Wow, what a lovely description. You put into words exactly why I participate in epic sufferfests, but never seem to remember them as such!ReplyDelete
Hi Velouria. I just wondered how all this cycling affects your fitness and health? Specifically you have previously mentioned that you suffer from a long term illness that you have (though understandably youre unspecific).
My wife suffers from ME/Fibromyalgia and as a result has a more sedentary lifestyle than is healthy. I would like to get her doing gentle exercise on bikes to get her fitter - thus my question.
Wonderful writing and vocabulary. The formation of words into a feeling is an art. You've done it beautifully. These days, I approach most of my recreation with an eye towards cardio and spiritual rewards.ReplyDelete
is that an iphone pic??ReplyDelete
Anon @ 7:12pm: Haha, right? I hear it's a crop of an iPhone pic. The 4s camera is something.ReplyDelete
Tiger - It's worth noting that I was not sedentary before cycling; I used to walk quite a lot (like 2 hours a day), had been doing it for most of my life. When I did start cycling, for the first 2 years it was not strenuous enough to make a difference. But in the 3rd year, I have to say the fast roadcycling stuff seems to be making me feel better than I've felt for the past 10 years. My sense of balance off the bike seems to have improved. My immune system (which used to be very poor) has improved. I seem to have more feeling in my hands than before, possibly from an increase in strength from constantly squeezing the levers. You are right that I'd rather not discuss at length the specifics of my health issues (I don't have fibromyalgia), but it has been known that exercise that builds strength and coordination can help individuals who for whatever reason have trouble with these. It's very complicated though and very hard to say whether it will help in your wife's situation. I also know that women whose husbands try to encourage them to cycle are less likely to want to do it than if it is their own idea, for whatever that's worth : )ReplyDelete
Anon 7:12 -Yes it is!
The iphone pic is a 60% or so crop of the original file size, and I don't think this is the full resolution version of the image.ReplyDelete
Awesome read,V,good show,it put a smimle across my face :)ReplyDelete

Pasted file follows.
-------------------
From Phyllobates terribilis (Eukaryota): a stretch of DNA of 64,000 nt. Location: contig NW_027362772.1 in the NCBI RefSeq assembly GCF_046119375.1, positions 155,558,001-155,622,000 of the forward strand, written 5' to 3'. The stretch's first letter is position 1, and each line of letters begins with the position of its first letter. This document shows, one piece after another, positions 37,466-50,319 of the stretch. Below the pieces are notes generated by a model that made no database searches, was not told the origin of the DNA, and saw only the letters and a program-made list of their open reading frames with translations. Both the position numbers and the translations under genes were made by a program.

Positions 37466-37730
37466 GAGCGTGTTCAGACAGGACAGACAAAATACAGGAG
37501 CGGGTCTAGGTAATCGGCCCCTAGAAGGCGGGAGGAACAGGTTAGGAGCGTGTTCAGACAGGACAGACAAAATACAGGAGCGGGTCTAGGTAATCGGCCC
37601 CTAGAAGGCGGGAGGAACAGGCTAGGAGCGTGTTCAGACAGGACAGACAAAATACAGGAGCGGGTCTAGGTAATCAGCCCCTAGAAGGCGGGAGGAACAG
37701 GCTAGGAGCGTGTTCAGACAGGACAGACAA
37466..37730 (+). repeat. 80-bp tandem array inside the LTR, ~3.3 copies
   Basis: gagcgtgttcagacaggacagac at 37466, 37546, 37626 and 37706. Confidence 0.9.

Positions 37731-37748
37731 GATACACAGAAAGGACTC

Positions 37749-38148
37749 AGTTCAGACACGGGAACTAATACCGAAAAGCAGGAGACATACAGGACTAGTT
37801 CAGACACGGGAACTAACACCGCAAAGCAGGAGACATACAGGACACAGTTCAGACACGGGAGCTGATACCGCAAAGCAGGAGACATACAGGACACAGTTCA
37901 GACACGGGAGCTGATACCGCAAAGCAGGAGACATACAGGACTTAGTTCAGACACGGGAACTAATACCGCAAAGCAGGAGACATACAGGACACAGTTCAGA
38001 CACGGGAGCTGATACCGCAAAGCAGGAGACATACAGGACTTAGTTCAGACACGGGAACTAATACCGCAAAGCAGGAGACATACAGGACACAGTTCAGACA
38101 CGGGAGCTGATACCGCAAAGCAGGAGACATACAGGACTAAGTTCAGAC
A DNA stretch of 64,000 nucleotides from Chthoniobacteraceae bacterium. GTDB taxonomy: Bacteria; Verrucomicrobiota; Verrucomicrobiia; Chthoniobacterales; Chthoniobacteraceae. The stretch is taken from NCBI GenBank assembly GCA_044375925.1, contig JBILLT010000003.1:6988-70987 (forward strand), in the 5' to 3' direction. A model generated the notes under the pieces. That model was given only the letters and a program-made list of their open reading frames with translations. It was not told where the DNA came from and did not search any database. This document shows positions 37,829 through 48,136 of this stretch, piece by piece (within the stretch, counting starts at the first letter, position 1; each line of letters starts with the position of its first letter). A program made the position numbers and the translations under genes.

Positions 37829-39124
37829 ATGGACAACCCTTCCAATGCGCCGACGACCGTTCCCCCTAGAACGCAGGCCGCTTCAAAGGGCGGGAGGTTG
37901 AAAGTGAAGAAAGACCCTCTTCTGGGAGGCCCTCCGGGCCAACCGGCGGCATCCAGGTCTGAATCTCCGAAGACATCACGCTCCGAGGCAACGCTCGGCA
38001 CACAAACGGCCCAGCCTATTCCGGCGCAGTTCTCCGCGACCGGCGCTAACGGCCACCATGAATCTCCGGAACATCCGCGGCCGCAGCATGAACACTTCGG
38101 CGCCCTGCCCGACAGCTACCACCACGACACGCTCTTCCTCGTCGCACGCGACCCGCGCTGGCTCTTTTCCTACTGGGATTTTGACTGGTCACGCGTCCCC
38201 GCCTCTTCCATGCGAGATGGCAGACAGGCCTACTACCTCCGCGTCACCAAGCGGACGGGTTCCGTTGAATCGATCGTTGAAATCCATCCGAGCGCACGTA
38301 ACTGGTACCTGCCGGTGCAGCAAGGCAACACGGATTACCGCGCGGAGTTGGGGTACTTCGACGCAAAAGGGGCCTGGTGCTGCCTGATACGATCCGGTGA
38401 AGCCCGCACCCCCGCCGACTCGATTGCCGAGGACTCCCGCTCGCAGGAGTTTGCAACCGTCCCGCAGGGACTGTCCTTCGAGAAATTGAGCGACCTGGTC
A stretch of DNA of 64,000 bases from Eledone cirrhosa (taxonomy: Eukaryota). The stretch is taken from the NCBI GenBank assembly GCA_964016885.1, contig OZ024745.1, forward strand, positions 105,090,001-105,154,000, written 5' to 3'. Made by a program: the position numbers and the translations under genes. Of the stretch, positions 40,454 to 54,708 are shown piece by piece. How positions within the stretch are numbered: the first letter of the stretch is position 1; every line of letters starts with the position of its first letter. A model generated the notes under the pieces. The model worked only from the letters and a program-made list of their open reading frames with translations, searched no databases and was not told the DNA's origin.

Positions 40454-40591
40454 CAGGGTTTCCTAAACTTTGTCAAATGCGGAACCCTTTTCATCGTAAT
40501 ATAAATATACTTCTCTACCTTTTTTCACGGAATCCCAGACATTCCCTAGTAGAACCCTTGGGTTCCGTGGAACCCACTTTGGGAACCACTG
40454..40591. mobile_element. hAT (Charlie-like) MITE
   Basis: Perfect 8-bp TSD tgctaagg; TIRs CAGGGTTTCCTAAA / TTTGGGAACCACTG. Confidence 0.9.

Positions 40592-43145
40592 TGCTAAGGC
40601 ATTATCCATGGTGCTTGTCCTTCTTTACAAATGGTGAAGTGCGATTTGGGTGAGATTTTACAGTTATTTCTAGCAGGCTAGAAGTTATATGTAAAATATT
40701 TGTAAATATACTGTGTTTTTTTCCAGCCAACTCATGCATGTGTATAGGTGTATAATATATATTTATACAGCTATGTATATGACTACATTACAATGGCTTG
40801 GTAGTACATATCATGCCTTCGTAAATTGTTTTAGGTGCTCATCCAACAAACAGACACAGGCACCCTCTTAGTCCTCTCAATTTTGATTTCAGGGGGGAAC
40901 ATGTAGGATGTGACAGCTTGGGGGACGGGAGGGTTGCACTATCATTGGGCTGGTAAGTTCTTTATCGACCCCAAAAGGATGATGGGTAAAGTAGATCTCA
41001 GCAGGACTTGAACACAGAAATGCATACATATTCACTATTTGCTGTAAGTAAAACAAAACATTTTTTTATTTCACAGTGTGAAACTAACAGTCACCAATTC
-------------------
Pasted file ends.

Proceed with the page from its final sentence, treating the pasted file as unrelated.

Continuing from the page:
Velouria said: It's about fulfillment through a visceral connection with one's surroundings.ReplyDelete
I agree. That's the reason why I came to prefer doing all-day or two-day (with one night in a bed and breakfast) circuits alone. I tried cycling with various neighbours or friends or so-called "Club" cyclists… who either are too much performance oriented (and I can't keep up with them) or like to stop every so often to look at any sights (and I find this stop-and-go very tiring) or are of the talkative variety (and I don't like cycling two or three abreast even on country roads). The worst case: once I had to put up with a friend who liked to listen to his radio while cycling…
Happy New Year everyone !
"emotional landscapes" that's from a Bjork song, no?ReplyDelete
Anna - yupReplyDelete
Totally off topic, but yeah...I can't read the words "emotional landscapes" without thinking of the Bjork song Joga (sorry for my lack of accent marks). I even looked up the video 'cause I hadn't seen it in a while:ReplyDelete
My only tattoo so far, is of the words "All is full of love" on my arm. :^) Yeah, I'm a fan.
That being said, this post is gorgeous, and I know what you mean...
April - Not sure how normal this is, but I tend to have an imaginary soundtrack going in my head when I cycle, and this song was "playing" during my last ride : )ReplyDelete
I think it's a normal thing. Matter of fact, one of the absolute best questions I got about my tour was from a cycling friend in Iowa, who asked me "So, what songs got stuck in your head while riding?"ReplyDelete
Often it's just random stuff. Like getting the Beastie Boy's "Intergalactic" stuck in my head for most of the days we were on the Icefields Parkway in the Canadian Rockies. It's thankfully an upbeat song...but I only really know the chorus and a few lines here and there, so it was driving me NUTS. Or the days I had just the chorus of the Pixies' song "Here Comes Your Man" going through my head, which was even worse, because I know even less of that song.
If I notice that whatever is stuck in my head is unpleasant, I'll intentionally try to get something else in there, especially if I need an upbeat song for pedaling. Daft Punk is excellent 'cause it has very few words anyway!
When I first started commuting to work regularly, I constantly got "Bicycle Race" by Queen playing in my head. Especially the part that goes, "I want to ride my bicycle, I want to ride my bike. I want to ride my bicycle, I want to ride it where I like!" It became a favorite of mine to sing at karaoke, and if I'm in a goofy mood I'll wear my helmet while I sing it. On at least one occasion I've also put my taillight on the back pocket of my pants and turned it on.
Riding a bike is the only way i know that taps into timelessness...ReplyDelete
"on the Icefields Parkway in the Canadian Rockies..."ReplyDelete
the words "icefields" and "bikes" in the same context... does not compute